After facing pressure from federal regulators to help curb the increased frequency of vaping among minors, Juul announced on Tuesday that it will temporarily stop selling its flavored pods for e-cigarettes in retail stores.
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In a blog post, CEO Kevin Burns outlined the company’s plans to curtail underage use of e-cigarettes, which includes halting retail orders for its mango, fruit, creme and cucumber pods to the 90,000 stores that carry them. The product will still be available online, but Juul is banning sales to anyone under 21 -- even in states where the legal age is lower.
Once retail stores comply with Juul’s new criteria -- its age restriction and verification system -- the company will resume sales, according to the news release. Clerks will be required to electronically scan IDs and, if the person is age-verified, the sale quantity will be limited to prevent bulk purchases.
The Food and Drug Administration (FDA) plans to restrict sales of flavored e-cigarette products in stores across the country this week. The agency also wants to impose stricter guidelines for online sales, including an age-verification process.
Juul also announced that it was going dark on social media, shutting down its Facebook and Instagram accounts while continuing to monitor third-party accounts for “inappropriate material.” The company will keep its Twitter and YouTube accounts, but limit access to people over the age of 21.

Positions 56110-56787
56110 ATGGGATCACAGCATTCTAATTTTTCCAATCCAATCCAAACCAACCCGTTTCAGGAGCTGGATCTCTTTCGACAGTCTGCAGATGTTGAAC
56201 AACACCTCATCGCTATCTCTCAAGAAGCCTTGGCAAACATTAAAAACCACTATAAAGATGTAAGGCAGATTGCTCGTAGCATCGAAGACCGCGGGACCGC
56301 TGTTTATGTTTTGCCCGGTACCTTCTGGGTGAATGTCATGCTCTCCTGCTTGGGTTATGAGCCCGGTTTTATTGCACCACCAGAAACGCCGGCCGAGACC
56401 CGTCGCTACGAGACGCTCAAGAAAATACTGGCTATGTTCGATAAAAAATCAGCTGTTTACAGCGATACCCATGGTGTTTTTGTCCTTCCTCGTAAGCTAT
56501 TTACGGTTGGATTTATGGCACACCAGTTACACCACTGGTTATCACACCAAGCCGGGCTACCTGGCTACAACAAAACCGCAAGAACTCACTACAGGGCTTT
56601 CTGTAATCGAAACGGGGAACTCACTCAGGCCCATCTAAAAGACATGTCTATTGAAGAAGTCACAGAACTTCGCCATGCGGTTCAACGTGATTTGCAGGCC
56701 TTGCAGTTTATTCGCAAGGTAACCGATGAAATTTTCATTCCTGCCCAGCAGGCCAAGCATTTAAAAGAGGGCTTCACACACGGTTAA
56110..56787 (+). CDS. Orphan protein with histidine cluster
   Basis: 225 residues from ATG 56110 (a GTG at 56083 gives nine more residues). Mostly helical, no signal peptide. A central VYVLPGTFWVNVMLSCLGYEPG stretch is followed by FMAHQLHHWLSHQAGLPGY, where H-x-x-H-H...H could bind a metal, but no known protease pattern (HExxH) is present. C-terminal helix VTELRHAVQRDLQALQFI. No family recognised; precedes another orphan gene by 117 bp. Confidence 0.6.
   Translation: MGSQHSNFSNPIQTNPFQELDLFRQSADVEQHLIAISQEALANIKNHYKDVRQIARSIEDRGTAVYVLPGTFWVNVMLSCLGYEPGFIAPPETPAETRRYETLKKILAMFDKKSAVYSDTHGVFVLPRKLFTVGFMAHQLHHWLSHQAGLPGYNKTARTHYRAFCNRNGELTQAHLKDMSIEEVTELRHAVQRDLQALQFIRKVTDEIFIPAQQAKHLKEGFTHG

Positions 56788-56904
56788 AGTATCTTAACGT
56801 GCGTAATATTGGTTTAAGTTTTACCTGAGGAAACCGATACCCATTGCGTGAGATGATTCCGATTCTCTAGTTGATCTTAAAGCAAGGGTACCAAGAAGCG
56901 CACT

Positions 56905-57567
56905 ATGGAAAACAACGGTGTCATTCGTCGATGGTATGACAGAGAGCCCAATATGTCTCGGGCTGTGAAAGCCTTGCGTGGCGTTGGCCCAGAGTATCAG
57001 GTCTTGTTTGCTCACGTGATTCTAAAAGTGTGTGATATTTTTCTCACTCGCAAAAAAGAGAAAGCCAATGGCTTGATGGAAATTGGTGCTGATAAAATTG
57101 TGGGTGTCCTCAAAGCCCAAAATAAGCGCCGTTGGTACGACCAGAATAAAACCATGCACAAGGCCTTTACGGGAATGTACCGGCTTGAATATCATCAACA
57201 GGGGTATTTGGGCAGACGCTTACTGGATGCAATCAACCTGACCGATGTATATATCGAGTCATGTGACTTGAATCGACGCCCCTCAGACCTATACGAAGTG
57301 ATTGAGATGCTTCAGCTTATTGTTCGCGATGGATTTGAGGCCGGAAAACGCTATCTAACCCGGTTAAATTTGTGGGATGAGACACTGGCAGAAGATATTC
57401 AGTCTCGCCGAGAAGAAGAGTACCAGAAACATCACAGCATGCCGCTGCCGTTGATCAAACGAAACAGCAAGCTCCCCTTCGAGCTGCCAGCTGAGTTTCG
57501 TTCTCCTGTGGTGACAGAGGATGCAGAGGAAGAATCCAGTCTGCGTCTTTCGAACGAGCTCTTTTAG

“There is no question that this user-generated social media content is linked to the appeal of vaping to underage users,” Burns wrote. “This is why we have worked directly with social media platforms to remove tens of thousands of inappropriate posts.”
In September, the FDA announced that it had issued more than 1,300 warning letters to retailers who were illegally selling Juuls, one of the most popular e-cigarette brands.
”We see clear signs that youth use of electronic cigarettes has reached an epidemic proportion, and we must adjust certain aspects of our comprehensive strategy to stem this clear and present danger,” FDA commissioner Scott Gottlieb said in a statement last month.
Preliminary government data revealed that e-cigarette sales jumped 77 percent among high school students and 50 percent among middle school students in 2018, which means that 3.5 million minors have been vaping throughout 2018.